# Routine as argument — generic variables not working

I am working on writing a gaming system (wargames, etc.) and am creating the system for creating and displaying hex maps. I realized quickly that I am repeatedly doing a nested loop of x=(0..maxx) and y=(0..maxy). So I attempted to adapt some code I found somewhere (one of the advanced perl books, I forget where) to create an easier way to do this sort of looping thing. This is what I came up with:

``````sub fillmap (&@) {
my \$code = shift;
no strict 'refs';
use vars qw(\$x \$y);
my \$caller = caller;
local(*{\$caller."::x"}) = \my \$x;
local(*{\$caller."::y"}) = \my \$y;
foreach \$x (0..5) {
foreach \$y (0..3) {
warn "fillmap \$x,\$y\n";
&{\$code}(\$x,\$y);
}
}
}
``````

It's suppose to work like `sort`, but using `\$x` and `\$y` instead of `\$a` and `\$b`.

Note: the warn statement is for debugging. I also simplified the x and y ranges (the array passed in determines the maxx and maxy values, but I didn't want to muddy this discussion with the routines for calculating them... I just hard-coded them to maxx=5 and maxy=3)

So, this execution of this routine like so:

``````fillmap {warn "\$x,\$y\n";} @map;
``````

should yield a list of the x,y pairs. But instead, it gives me this:

``````fillmap 0,0
,
fillmap 0,1
,
fillmap 0,2
,
fillmap 0,3
,
fillmap 1,0
,
...
``````

Note, the "fillmap" lines are from the subroutine for debugging. But instead of each x,y pair, I just get the comma (\$x and \$y are undefined).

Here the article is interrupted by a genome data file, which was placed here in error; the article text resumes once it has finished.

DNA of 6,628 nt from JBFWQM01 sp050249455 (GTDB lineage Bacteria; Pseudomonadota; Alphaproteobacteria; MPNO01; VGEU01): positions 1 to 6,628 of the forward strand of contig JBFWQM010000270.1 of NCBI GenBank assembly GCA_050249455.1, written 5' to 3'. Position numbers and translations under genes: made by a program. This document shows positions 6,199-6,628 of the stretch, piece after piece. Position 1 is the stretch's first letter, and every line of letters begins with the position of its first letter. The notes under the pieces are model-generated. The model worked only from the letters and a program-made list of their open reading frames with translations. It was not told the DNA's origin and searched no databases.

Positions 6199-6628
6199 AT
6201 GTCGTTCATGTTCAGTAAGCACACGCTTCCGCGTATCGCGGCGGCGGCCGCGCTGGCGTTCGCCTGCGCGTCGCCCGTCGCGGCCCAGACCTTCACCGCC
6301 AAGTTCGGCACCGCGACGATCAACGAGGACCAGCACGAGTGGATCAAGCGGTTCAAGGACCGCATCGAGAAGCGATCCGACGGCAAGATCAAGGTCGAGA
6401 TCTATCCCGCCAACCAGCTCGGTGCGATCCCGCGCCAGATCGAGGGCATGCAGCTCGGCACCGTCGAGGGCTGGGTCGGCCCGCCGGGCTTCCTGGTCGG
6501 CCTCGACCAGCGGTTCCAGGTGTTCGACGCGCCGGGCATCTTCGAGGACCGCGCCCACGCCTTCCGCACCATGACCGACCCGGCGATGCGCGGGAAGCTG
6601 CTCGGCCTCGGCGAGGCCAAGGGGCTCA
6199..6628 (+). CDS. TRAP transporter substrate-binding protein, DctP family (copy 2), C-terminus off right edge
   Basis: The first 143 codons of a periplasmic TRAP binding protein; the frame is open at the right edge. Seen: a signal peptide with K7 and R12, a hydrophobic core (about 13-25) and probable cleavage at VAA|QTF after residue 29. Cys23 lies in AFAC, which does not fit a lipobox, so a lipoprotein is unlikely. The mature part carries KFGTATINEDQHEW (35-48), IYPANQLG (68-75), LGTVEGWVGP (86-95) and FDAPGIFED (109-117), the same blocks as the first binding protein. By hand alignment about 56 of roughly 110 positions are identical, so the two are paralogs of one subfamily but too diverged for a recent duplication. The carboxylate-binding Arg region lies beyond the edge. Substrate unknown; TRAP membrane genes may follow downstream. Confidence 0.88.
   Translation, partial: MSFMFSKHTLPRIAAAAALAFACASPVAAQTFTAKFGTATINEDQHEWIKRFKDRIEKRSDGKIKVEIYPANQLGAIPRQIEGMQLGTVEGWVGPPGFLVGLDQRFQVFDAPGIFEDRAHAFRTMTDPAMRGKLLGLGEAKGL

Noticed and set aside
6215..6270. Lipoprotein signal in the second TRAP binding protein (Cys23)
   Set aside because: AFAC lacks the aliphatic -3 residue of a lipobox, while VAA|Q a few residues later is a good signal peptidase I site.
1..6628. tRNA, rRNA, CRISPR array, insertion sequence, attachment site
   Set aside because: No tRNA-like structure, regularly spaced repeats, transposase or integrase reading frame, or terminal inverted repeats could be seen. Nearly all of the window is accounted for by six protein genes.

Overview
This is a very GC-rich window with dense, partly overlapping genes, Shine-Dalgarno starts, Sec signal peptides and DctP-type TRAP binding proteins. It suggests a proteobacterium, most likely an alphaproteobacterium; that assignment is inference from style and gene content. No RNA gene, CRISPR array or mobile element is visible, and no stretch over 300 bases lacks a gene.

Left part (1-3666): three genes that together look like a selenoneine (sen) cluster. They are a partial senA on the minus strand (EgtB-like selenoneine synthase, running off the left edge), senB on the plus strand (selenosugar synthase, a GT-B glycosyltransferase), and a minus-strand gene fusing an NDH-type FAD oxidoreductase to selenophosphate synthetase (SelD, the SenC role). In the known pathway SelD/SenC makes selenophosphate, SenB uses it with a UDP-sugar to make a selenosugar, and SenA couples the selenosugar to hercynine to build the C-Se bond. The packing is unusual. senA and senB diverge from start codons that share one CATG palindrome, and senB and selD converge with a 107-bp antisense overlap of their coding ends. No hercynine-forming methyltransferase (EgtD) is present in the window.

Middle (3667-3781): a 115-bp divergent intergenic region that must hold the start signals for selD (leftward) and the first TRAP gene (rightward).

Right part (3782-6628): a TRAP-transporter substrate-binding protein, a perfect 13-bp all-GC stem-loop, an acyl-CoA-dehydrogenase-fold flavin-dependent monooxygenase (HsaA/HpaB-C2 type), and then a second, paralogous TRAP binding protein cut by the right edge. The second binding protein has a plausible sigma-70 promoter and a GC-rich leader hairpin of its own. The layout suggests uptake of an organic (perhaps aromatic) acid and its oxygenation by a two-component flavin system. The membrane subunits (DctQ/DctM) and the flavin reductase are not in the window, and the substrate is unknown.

What am I doing wrong?

-

The problem is that `for \$x` does its own localisation. The `\$x` inside the loop isn't the `\$x` that's aliased to `\$caller::x`.

You need to do one of the following:

• Copy `\$x` into `\$caller::x` inside the loop.
• Alias `\$caller::x` to `\$x` inside the loop.

The following does the latter:

``````use strict;
use warnings;

sub fillmap(&@) {
my \$code = shift;

my \$caller = caller();
my \$xp = do { no strict 'refs'; \*{\$caller.'::x'} };  local *\$xp;
my \$yp = do { no strict 'refs'; \*{\$caller.'::y'} };  local *\$yp;

for my \$x (0..1) {
*\$xp = \\$x;
for my \$y (0..2) {
*\$yp = \\$y;
\$code->();
}
}
}

our (\$x, \$y);
fillmap { warn "\$x,\$y\n"; } '...';
``````

You could avoid the need for `our (\$x, \$y);` by using `\$a` and `\$b` instead of `\$x` and `\$y`. You can't solve the problem by moving it (or `use vars qw( \$x \$y );`) into `fillmap` because you obviously intend `fillmap` to be used in a different package and lexical scope than the caller.

-
(I used `\$caller::x` as a shorthand for `\${caller().'::x'}` in the non-code parts. It won't do the right thing if used literally.) –  ikegami Jul 25 '12 at 16:39
`fillmap(&@)` should probably be `fillmap(&\@)` –  ikegami Jul 25 '12 at 16:45
It redundant to set `\$caller::x` and pass `\$x` as an argument. I undid one. –  ikegami Jul 25 '12 at 16:47
I would love some additional explanation on your solution... it works like a champ, but copying-n-pasting your code doesn't teach me much :-) –  mswanberg Jul 25 '12 at 16:47
Which part? The only element I added is that I changed `*caller::x = \\$x;` to `*{\*caller::x} = \\$x;` so I could split it into two statements (`\$xp = \*\$caller::x; *\$xp = \\$x;`). That's simply a reference-deference, just like `@{\@a}` is the same as `@a`. –  ikegami Jul 25 '12 at 16:51